I woke up this morning to find out via Facebook that Elder Marlin K. Jensen had apologized for Church participation in Proposition 8 (the headline was later changed to him apologizing for Prop 8 and later to “personally” apologizing).
I was a tad skeptical. After a bit of digging, I am downright cynical.
This was an apology to a small group… done in private.
Carol Lynn Pearson’s comment on the Mormon Matters thread is informative:
The headline “Elder Marlin Jensen Apologizes for Proposition 8″ is a bit misleading. I was present at the meeting. There was a great deal of pain expressed by a number of people about their experiences around Prop 8 and the larger context of church policy regarding gay people. It was a remarkable meeting, and Elder Jensen took copious notes and was visibly emotionally touched as he listened to the stories. At no time did he say anything like, “I know Proposition 8 was a mistake and I apologize for that mistake.” He was responding personally and in general to the extraordinary pain he was witnessing. No one had a tape recorder, but I wrote down the words, “…Do we owe an apology? I will say I am sorry. To the full extent of my capacity I say I am sorry.” It was a sincere and moving statement. It would not be constructive to make his statement sound like something it was not. The meeting itself was an historical event, for which I and many others are deeply grateful.
The thing which gets to me is that this story is not being shared as a way of highlighting the compassion of Elder Jensen (which is this account does). It is instead an attempt to show a crack amongst the general authorities. It is a gotcha moment. However, I think that the event should be viewed as a servant ministering. Will Apostles and Seventies have intimate meetings like this in the future if they will be used for publicity by those that disagree with Prop. 8.
Dehlin thinks that “we should seize this as an opportunity and tell every living, believing member in the church the news. If the church is forced to clarify, all the better. Double-speak must never be allowed again. The Internet can help us make sure that happens. Maybe this really is a new step for the church. Let’s act like it is, and see if we can help to make it so.”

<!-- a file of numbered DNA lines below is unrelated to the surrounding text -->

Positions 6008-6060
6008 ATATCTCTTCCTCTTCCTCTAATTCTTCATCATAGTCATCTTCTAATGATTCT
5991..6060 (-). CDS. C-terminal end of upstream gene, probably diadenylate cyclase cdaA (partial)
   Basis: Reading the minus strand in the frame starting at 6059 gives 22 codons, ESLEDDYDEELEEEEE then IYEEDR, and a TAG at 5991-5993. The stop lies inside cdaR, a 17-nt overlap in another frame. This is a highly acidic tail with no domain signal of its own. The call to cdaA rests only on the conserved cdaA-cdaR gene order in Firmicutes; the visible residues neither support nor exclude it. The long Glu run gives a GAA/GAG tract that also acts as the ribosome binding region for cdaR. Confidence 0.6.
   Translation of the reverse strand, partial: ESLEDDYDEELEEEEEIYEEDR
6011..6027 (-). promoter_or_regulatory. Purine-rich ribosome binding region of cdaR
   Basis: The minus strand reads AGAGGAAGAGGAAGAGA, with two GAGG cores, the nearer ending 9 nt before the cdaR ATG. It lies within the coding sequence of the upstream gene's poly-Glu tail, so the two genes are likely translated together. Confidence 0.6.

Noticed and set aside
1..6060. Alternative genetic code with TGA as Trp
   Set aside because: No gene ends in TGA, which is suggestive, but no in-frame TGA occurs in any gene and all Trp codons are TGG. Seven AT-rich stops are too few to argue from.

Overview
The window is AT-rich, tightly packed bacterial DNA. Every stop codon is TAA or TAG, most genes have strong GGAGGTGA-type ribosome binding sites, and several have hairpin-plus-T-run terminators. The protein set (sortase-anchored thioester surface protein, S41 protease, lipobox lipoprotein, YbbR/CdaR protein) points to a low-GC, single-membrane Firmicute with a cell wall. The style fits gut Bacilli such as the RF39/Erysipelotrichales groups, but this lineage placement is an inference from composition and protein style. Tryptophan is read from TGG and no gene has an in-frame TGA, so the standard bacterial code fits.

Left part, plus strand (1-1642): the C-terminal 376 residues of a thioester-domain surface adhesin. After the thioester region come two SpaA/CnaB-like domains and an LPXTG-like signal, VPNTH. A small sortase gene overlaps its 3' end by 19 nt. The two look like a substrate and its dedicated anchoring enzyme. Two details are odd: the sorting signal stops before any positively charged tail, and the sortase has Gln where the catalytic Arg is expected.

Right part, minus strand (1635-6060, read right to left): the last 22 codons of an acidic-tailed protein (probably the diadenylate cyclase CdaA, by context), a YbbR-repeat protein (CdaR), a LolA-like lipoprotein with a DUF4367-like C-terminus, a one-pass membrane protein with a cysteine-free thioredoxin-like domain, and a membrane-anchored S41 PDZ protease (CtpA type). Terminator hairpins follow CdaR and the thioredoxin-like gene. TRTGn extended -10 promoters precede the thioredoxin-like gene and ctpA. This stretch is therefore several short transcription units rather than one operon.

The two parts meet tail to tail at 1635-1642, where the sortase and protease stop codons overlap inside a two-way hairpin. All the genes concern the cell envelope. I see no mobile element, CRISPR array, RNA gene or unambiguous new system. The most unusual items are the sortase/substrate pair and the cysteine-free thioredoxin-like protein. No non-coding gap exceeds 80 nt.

Sure, I understand the desire to use a “sincere and moving statement” for political purposes. I likely do it all the time. However, if ones intent is to change the positions of the Church, this is going to be viewed as an attack. The best that can be realistically hoped for is gradual change. Twisting those small moments and using them against the Church is…well…a jerk thing to do.
There seems to be a hope that the Church will change its approach to gay marriage and homosexuality. I do not think this is likely to happen. My guess is that many are still waiting for the Church to reverse their opinion on the Equal Rights Amendment. I support the legalization of gay marriage. I voted against constitutional amendments banning it in both Utah and Idaho. Maybe I have long given up on wanting the Church to officially agree with me. However, I am also not bothered when they do not.
I applaud Elder Jensen for addressing the issue in the format that he did. He is a favorite in these parts for his role as Church historian and his role as the official LDS Democrats. I hope we can follow his example. This is much better than exploiting it. Of course, if we need a General Authority to tell us to be compassionate and Christ-like, we are pretty useless.